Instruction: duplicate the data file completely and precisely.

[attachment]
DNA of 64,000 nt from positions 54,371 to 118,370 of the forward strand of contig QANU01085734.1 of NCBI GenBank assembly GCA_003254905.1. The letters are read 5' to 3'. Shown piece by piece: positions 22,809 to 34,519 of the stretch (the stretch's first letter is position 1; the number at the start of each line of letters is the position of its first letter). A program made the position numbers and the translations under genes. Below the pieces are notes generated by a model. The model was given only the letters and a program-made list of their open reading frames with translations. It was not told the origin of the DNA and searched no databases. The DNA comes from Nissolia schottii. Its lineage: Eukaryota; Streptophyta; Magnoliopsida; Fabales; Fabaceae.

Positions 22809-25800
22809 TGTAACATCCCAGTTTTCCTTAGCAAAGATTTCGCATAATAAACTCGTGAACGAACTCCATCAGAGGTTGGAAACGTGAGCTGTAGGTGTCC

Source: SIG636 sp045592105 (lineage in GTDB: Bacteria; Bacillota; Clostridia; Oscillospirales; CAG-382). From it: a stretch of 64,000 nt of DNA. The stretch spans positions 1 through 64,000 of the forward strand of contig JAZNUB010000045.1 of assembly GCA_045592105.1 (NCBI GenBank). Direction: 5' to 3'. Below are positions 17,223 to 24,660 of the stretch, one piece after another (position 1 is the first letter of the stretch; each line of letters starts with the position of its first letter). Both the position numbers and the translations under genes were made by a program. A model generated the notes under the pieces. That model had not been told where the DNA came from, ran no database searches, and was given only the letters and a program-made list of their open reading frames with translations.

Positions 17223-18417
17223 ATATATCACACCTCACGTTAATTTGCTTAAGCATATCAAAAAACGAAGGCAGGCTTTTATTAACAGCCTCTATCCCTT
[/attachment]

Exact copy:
DNA of 64,000 nt from positions 54,371 to 118,370 of the forward strand of contig QANU01085734.1 of NCBI GenBank assembly GCA_003254905.1. The letters are read 5' to 3'. Shown piece by piece: positions 22,809 to 34,519 of the stretch (the stretch's first letter is position 1; the number at the start of each line of letters is the position of its first letter). A program made the position numbers and the translations under genes. Below the pieces are notes generated by a model. The model was given only the letters and a program-made list of their open reading frames with translations. It was not told the origin of the DNA and searched no databases. The DNA comes from Nissolia schottii. Its lineage: Eukaryota; Streptophyta; Magnoliopsida; Fabales; Fabaceae.

Positions 22809-25800
22809 TGTAACATCCCAGTTTTCCTTAGCAAAGATTTCGCATAATAAACTCGTGAACGAACTCCATCAGAGGTTGGAAACGTGAGCTGTAGGTGTCC

Source: SIG636 sp045592105 (lineage in GTDB: Bacteria; Bacillota; Clostridia; Oscillospirales; CAG-382). From it: a stretch of 64,000 nt of DNA. The stretch spans positions 1 through 64,000 of the forward strand of contig JAZNUB010000045.1 of assembly GCA_045592105.1 (NCBI GenBank). Direction: 5' to 3'. Below are positions 17,223 to 24,660 of the stretch, one piece after another (position 1 is the first letter of the stretch; each line of letters starts with the position of its first letter). Both the position numbers and the translations under genes were made by a program. A model generated the notes under the pieces. That model had not been told where the DNA came from, ran no database searches, and was given only the letters and a program-made list of their open reading frames with translations.

Positions 17223-18417
17223 ATATATCACACCTCACGTTAATTTGCTTAAGCATATCAAAAAACGAAGGCAGGCTTTTATTAACAGCCTCTATCCCTT